Photo: Courtesy of L'Oréal Paris.
At-home hair dye always seems like a fine idea until you find yourself trying to mix several different foul-smelling chemicals in the right ratio while unfolding a manual the size of a roadmap for planet Earth. But, though it may be less than ideal, for many women, an expensive hours-long trip to the salon isn't an option.
Well, that nightmare is about to be a thing of the past. L'Oréal Paris has just launched a product that's going to revolutionize the at-home color process in a serious way. Enter Superior Preference Mousse Absolue. No more mess, no more mixing, no more having to throw out the unused portion of the bottle. It's an automatic, reusable DIY hair color product, and it basically allows you to do everything on your own.
It's something that's been in the works for over a decade, according to Luc Maelstaf, packaging designer for L'Oréal Paris. "Everybody always dreams of a product where you push a button and a machine does the work for you," he says. "This device does just that: It makes the hair color mix without the consumer even noticing that it's happening."
Maelstaf says that L'Oréal Paris used Japanese technology to develop the packaging of the product, which is what makes the automatic, reusable qualities possible. Two separate aerosol cans are held together in a sleek plastic sleeve. One can contains the colorant; the other, the oxidant. "The reaction to create hair color only happens when you have a mix of those two things," says Sophie Bodelin, the head of hair color labs for the France headquarters of L'Oréal Paris. "But now you don't have to mix it yourself. The mix is complete as soon as the product comes out of the bottle."
The dye comes out as a mousse, ready to go. It's literally a two-step process: Push the button so the formula comes out, and then leave it on your hair for 30 minutes. Done and done. Plus, the aerosol cans prevent air from getting into the product, which means you can use just as much as you need and save the rest for up to a year.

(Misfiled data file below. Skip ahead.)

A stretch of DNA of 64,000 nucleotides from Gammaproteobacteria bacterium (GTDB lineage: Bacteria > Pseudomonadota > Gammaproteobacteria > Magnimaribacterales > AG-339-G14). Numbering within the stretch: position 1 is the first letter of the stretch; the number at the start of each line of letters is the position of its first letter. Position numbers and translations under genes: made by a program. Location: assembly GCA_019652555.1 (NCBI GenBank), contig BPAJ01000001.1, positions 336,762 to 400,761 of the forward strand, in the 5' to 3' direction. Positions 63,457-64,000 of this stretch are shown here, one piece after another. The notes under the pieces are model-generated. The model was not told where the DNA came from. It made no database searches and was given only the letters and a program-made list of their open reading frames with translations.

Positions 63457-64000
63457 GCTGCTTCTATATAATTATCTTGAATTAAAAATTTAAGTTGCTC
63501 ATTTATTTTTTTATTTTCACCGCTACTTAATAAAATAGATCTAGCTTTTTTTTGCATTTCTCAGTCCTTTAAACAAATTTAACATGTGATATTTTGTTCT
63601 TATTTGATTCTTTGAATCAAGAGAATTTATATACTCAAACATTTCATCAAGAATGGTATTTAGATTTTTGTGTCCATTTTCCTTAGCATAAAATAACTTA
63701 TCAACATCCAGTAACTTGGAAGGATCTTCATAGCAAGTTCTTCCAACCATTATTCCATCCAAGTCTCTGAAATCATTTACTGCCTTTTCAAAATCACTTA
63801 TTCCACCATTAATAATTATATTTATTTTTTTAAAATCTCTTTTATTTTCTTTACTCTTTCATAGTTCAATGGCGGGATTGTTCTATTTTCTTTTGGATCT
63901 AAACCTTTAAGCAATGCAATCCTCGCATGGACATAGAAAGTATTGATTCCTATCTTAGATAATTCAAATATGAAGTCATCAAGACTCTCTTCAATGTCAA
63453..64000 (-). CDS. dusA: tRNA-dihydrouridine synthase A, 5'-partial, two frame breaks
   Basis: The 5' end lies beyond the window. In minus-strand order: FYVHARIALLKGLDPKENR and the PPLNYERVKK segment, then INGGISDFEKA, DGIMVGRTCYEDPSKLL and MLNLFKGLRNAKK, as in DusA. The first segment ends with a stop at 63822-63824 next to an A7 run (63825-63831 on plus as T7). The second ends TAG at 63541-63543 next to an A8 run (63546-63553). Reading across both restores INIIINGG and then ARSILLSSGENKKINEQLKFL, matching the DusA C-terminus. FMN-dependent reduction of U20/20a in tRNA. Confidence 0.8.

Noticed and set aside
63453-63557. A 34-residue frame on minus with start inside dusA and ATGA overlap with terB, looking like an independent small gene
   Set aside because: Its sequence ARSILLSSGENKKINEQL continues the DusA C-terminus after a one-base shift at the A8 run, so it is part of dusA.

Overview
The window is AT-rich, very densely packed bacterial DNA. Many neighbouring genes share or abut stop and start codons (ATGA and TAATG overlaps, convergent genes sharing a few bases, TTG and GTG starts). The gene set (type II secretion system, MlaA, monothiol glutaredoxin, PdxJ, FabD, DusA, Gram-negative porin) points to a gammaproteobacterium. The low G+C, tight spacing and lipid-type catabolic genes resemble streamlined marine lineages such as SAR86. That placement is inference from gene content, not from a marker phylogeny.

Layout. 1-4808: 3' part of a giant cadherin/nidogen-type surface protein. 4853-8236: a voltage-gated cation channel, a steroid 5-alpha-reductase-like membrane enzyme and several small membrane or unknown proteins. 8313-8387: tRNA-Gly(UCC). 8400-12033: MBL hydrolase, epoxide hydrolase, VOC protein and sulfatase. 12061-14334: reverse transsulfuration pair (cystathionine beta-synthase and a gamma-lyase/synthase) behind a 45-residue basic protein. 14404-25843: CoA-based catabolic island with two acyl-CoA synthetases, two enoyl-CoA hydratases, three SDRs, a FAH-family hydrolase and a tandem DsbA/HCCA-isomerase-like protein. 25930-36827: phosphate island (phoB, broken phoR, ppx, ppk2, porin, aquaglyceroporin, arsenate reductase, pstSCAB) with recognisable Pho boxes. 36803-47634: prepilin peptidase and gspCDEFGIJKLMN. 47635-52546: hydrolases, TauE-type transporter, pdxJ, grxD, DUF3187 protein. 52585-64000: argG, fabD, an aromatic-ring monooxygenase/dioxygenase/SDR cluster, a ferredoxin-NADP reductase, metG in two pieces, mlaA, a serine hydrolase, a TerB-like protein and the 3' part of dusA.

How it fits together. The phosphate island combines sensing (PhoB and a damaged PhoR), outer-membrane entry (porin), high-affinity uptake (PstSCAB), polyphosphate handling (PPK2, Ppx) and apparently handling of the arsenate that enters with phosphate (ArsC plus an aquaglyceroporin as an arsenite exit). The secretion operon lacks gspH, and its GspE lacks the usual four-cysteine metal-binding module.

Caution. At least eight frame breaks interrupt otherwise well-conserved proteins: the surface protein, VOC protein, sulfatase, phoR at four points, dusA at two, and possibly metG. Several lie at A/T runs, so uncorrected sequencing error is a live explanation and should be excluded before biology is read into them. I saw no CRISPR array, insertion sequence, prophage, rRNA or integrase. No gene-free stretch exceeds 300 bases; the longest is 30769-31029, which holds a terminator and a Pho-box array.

Much like a smart phone, this innovation appeals to a cultural climate that expects high-tech products to be user-friendly. It's also in line with the DIY feel of beauty these days. With just a shake of the can, a woman can easily change her own hair color, not unlike painting her nails.
Photo: Courtesy of L'Oréal Paris.
"It's like having a small chemist helping you mix the product," says Bodelin. "We think dyeing your hair at home should be part of a beauty routine, not an overwhelming, messy project." Maelstaf agrees: "Without this innovation, dyeing hair at home is stressful. This is something completely different."
The formula of the dye is the exact same formula in the brand's beloved Preference line. It comes in 16 different shades and is designed to allow you to lift or darken your natural color up to two shades. Plus, since the can is reusable, it's perfect for touching up roots and stray grays at home between visits to the salon.
Christophe Robin, hair color expert with L'Oréal Paris, says the decision to keep the range of colors small is in line with the desire to create a classic collection. "We wanted to make beautiful basics," he says. "I wanted to build something that would last a long time, like Preference itself."
Since the solid shades that the mousse comes in only give you a two-shade difference, Robin says it's not ideal for trying to create highlights at home, nor is it the thing to use for a major hair change. But, this two-shade only aspect might help prevent hair disasters — it's not going to dye black hair platinum, but you don't really want to try to do that at home, anyway. However, if you're looking for a subtle way to experiment with ombré, the mousse might just be the ticket. And, to brighten up any look, Robin recommends brushing a small amount of one of the lighter colors through the sides of your hair and a little bit on the top of your head, creating a sun-kissed effect.
We're really wishing this foolproof situation had been available when we went through our own hair-color adventure phase, which usually resulted in tears and broken hair. And, while we might not be ready to fully convert to the at-home hair-color lifestyle (we've developed such deep relationships with our colorists), it's safe to say that our days of pesky dark roots are over, for good.
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